This great overlooked classic mostly takes place in a down at heels Atlantic City, and director Bob Rafelson wrings maximum seediness out of the scenes shot in once grand hotels.



California Split

Robert Altman's unflinching look at gambling addiction is so much more real because it goes inside of smokey, divey Reno casinos and sticky-floored racetrack bathrooms full of desperate characters in cheap clothes.



The Long Good-Bye

Here's another Altman classic, which shows us our hero in a crummy, messy apartment, then going out to a flourescent-lighted, run of the mill supermarket for cat food.



Slap Shot

This is my favorite sports movie ever, partially because it recreates the atmosphere and broken-down daily landscape of the Rust Belt, all the way from dive bars to once beautiful train stations to streets full of brick rowhouses in the first light of dawn.



Monday, November 17, 2014

The War On Thanksgiving


For years now conservative media figures like Bill O'Reilly have been driving up ratings and getting their gray haired followers agitated over a supposed "War on Christmas."  These assertions have come at a time when the Christmas shopping season creeps closer and closer to October.  The day after Halloween this year I was already having my ears assaulted by treacly holiday music.  (Of course, O'Reilly and crew are really pining for a time when Christians could dominate the public sphere with school Christmas pageants and the like, non-Christians be damned.)

There is a holiday that is having war committed upon it, and that holiday is Thanksgiving.  It is, in my opinion, our nation's greatest holiday tradition.  It is a day for family, for feasting, for reflection, and to combat the coming of fearsome winter with joy and good feeling.  It is perhaps our most bullshit-free and welcoming holiday.  While "thanksgiving" has religious roots, the holiday itself is not affiliated with a particular religion, or even theism.  All can fully take part, unlike with Christmas, Easter, Passover, Eid, etc.  There is no Thanksgiving shopping season, no twenty somethings dressed in "sexy" costumes, no people puking green beer or engaging in jingoistic nationalism.

But the war on Thanksgiving is plain to see, and that war is being waged by Black Friday, capitalism's Walpurgisnacht.  That orgy of consumerist frenzy has now invaded Thanksgiving, with several retailers opening their door and turning a day for family and reflection into a disgusting exercise of our country's least attractive values.  It is a war in that Black Friday is not only taking hours from Thanksgiving, it is undermining its very value system.  Our capitalist Moloch does not profit from family time, does not profit from a quiet day of contemplation, does not profit from the cherished stillness of that blessed day. (As a child it seemed that there was no other day of the year so peaceful as Thanksgiving.)  It profits from people trampling each other to buy Xboxes.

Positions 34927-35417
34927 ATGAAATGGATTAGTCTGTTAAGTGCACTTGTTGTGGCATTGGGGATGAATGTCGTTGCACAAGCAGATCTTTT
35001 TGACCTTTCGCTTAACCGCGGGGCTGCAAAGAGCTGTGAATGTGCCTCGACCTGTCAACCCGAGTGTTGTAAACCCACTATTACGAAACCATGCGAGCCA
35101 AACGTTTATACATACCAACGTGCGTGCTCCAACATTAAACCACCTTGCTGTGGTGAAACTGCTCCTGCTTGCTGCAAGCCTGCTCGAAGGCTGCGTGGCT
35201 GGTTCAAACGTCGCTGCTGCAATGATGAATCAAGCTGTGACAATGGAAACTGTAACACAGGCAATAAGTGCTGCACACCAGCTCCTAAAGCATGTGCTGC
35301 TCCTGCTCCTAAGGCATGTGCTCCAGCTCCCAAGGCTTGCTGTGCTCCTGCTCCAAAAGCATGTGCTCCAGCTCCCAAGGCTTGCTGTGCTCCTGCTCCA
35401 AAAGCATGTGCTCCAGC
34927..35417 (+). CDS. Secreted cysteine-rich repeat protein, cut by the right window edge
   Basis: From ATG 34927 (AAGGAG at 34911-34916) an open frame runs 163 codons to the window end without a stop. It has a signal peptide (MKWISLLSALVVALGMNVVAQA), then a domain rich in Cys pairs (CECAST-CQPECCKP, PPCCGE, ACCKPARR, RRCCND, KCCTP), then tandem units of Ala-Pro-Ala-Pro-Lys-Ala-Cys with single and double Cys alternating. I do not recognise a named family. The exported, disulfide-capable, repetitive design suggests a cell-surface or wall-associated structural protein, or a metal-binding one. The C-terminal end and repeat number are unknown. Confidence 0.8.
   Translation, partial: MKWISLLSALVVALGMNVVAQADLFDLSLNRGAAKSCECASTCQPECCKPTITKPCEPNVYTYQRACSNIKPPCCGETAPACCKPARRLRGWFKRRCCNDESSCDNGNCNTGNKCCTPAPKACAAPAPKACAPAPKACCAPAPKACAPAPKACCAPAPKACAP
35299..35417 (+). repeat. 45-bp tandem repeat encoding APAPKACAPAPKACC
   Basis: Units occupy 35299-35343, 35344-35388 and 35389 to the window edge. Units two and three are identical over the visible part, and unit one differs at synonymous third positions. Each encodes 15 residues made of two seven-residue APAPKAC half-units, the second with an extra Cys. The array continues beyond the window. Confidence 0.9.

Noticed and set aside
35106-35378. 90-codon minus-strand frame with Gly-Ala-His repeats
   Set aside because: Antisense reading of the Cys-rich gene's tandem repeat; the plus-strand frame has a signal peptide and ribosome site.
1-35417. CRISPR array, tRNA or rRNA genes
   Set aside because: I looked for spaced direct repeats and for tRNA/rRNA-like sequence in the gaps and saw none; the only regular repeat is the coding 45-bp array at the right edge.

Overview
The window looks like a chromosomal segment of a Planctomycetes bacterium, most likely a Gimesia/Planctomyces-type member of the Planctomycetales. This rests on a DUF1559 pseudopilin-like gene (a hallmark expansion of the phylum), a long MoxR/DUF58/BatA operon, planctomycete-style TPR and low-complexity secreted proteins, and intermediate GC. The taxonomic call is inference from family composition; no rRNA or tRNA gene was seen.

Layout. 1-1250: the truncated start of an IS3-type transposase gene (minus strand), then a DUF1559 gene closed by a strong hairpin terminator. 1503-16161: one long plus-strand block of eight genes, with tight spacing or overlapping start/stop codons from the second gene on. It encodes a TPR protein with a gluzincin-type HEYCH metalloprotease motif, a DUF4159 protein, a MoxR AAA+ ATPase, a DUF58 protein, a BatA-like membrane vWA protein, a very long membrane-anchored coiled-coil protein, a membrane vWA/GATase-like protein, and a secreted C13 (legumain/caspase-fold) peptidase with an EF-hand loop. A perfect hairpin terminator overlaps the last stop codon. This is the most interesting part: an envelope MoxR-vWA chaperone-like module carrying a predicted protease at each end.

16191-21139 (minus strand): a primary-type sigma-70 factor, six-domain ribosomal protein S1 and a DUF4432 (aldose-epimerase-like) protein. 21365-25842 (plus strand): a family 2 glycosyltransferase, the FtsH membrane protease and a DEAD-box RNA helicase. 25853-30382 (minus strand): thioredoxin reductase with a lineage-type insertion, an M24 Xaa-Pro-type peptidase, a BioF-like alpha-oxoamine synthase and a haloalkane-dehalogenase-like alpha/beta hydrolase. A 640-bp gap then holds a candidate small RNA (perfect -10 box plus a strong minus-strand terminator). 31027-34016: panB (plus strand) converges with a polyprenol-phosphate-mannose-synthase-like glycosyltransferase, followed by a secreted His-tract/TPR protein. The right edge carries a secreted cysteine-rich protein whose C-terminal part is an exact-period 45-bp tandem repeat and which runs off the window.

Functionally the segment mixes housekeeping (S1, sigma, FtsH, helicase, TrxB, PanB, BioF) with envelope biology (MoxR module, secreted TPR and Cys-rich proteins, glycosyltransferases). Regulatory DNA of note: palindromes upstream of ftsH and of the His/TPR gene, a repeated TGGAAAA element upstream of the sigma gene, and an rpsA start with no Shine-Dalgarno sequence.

But where are the prophets who toss their jeremiads against the dishonor done to Christmas?  Where are these paragons of "traditional values" when the holiday that most embodies traditional values is being eviscerated?  They are nowhere to be seen, because these charlatans are actually in league with capital, the greatest enemy and destroyer of traditional society, that bloody force that seeks to turn every human interaction into a vulgar cash transaction.

I am a man of the Left, but I believe some traditions like Thanksgiving are important because they help preserve our humanity.  There is a war being fought against Thanksgiving, as there is against any human activity that is not a form of buying and selling, and it is time to realize it, and also what's really behind it.

Saturday, November 15, 2014

Track of the Week: The Smiths "William It Was Really Nothing"


I got really sick this week, so sick that I actually went to the doctor.  The last time I'd done that was five years ago, so this was a serious problem.  When I get sick I feel vulnerable, and I often return to the music I loved during my adolescence, during that most vulnerable period in a person's life.  As I sat in my chair tired from coughing and waiting for the meds to take effect, I put on The Smiths, the band I went to for wallowing in my emotions as a young man.  I listened to the grab bag collection Hatful of Hollow, whose eclectic nature makes it a good, basic Smiths album to listen to.

So many of the songs have resonated with me over the years, but it was "William It Was Really Nothing" that first hooked me as a sixteen year old.  I was just a smidge too young to have heard them in their 80s heyday (I didn't get into interesting music until 1990 or so), but an older kid on my high school debate team was obsessed with the Smiths and evangelized them so forthrightly that I gave them a shot.  I bought a compilation, and the second song was "William It Was Really Nothing."  The first lines hit me like laser beam "The rain falls hard on a humdrum town/ This town has dragged you down."  Living at the time in a humdrum town that had been dragging me down, I felt instant kinship with Morrissey and the Smiths.

It's not one of their greatest songs, just a short little fast-paced vignette that's gone before it starts.  Nevertheless, the music and words perfectly evoke the quotidian experience of living yet another mundanely dissatisfying day in a dreary place you want to leave but can't.  There's no one horrible thing that's happened to you here, it's just that each and every passing day chisels away part of your soul.  I am sad to say that I have lived in more than one place that did this to me, but am glad to say I broke out twice.  This song provided me a lot of comfort in both humdrum towns.